4. Estimating Temperature Distributions In Geothermal Areas Using...

    Open Energy Info (EERE)

    Areas Using A Neuronet Approach Abstract A method is proposed for predicting the distribution of temperatures in geothermal areas using the neuronet approach and, in particular,...

  5. LED Outdoor Area Lighting Fact Sheet

    Office of Energy Efficiency and Renewable Energy (EERE) Indexed Site

    Outdoor Area Lighting LED technology is rapidly becoming competitive with high-intensity discharge light sources for outdoor area lighting. This document reviews the major design...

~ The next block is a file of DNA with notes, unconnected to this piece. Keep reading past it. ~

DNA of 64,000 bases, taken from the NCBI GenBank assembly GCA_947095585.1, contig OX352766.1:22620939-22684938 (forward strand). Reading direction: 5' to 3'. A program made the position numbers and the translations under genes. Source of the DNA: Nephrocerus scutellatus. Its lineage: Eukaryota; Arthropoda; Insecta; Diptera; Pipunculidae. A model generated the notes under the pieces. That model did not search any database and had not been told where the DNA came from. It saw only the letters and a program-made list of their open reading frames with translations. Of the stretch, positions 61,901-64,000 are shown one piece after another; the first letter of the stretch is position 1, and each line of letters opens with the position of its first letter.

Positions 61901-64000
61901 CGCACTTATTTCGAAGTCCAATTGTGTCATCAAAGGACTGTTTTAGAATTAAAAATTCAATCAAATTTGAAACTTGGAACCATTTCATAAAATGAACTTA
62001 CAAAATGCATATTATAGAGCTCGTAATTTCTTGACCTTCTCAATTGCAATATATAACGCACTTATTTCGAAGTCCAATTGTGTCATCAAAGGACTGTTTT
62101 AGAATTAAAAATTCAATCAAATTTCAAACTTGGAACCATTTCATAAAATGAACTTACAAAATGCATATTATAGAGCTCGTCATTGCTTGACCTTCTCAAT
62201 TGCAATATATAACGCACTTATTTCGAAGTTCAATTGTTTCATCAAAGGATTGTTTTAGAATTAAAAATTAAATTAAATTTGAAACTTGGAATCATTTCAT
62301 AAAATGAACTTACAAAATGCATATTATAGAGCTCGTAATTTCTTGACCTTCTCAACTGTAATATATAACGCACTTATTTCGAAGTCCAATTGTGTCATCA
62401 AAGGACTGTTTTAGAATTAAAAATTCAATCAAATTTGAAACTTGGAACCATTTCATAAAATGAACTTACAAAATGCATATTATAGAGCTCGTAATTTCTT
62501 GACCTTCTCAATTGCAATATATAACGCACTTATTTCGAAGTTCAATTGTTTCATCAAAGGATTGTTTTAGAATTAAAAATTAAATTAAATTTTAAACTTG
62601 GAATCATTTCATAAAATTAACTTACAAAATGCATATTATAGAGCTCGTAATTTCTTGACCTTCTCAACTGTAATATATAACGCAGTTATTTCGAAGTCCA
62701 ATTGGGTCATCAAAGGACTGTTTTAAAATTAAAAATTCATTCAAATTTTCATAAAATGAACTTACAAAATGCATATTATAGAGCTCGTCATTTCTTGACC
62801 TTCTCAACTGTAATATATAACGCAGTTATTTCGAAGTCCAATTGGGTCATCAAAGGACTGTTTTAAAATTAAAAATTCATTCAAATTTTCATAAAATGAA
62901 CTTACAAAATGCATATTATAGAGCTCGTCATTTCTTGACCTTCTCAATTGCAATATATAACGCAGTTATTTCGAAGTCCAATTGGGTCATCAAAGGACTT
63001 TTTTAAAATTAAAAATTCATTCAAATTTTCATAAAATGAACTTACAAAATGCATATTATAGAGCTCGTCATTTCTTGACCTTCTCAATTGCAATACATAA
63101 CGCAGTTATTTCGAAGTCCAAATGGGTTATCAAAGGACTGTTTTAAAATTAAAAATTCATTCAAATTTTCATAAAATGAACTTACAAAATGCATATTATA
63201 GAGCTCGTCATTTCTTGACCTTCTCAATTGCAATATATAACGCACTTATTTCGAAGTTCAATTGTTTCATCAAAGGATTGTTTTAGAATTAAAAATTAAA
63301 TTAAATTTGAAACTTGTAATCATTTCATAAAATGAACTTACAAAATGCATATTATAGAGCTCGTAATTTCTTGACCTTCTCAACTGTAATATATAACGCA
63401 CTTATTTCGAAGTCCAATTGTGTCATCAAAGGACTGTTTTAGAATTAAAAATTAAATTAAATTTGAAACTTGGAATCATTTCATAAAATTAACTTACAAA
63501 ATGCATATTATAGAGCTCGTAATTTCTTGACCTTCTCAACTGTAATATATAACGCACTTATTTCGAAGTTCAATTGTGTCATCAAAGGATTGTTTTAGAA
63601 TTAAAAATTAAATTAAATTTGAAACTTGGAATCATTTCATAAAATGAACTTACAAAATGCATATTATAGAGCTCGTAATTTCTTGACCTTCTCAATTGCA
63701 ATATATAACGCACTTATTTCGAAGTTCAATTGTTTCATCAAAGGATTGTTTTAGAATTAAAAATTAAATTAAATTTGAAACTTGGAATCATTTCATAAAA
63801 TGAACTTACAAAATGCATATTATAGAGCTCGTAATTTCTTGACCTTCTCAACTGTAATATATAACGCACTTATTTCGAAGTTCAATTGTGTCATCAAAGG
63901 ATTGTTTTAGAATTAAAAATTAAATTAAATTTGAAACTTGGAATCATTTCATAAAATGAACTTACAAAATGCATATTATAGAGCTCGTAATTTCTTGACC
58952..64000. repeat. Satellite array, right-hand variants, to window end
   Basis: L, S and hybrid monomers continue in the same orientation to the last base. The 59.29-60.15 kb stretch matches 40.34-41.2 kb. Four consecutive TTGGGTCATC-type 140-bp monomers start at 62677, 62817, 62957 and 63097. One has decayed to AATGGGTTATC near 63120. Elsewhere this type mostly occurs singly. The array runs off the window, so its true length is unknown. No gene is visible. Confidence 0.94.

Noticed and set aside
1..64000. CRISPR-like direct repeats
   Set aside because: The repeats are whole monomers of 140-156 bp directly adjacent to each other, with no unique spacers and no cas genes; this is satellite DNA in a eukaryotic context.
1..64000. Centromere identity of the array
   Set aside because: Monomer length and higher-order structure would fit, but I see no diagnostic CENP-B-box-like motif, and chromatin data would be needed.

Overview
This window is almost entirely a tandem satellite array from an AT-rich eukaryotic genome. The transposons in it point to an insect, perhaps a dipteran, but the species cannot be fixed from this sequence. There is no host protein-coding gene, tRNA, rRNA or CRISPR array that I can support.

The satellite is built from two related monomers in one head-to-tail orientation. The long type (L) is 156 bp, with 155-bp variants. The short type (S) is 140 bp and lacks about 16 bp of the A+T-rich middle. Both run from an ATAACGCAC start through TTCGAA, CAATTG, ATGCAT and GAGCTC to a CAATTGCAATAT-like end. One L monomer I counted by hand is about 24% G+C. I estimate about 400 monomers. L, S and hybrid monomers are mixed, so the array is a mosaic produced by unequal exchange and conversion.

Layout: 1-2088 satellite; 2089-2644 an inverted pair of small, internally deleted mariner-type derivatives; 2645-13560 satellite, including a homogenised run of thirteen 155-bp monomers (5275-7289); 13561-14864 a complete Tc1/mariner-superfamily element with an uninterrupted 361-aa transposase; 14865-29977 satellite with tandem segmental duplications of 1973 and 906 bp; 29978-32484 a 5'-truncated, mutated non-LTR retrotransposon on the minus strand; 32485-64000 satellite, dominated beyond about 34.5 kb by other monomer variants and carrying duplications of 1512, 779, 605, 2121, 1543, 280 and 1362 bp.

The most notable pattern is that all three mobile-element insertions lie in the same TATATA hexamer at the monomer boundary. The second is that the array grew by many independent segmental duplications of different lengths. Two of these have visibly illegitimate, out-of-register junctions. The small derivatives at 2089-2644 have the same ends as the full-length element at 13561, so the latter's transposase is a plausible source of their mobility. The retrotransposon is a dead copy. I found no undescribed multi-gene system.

6. Outdoor Area Lighting | Department of Energy

    Office of Energy Efficiency and Renewable Energy (EERE) Indexed Site

    for outdoor areas. Outdoor Area Lighting (June 2008) More Documents & Publications Philadelphia International Airport Apron Lighting: LED System Performance in a Trial...

  7. Dose Modeling Evaluations and Technical Support Document For the Authorized Limits Request for the DOE-Owned Property Outside the Limited Area, Paducah Gaseous Diffusion Plant Paducah, Kentucky

    SciTech Connect (OSTI)

    Boerner, A. J.; Maldonado, D. G.; Hansen, Tom

    2012-09-01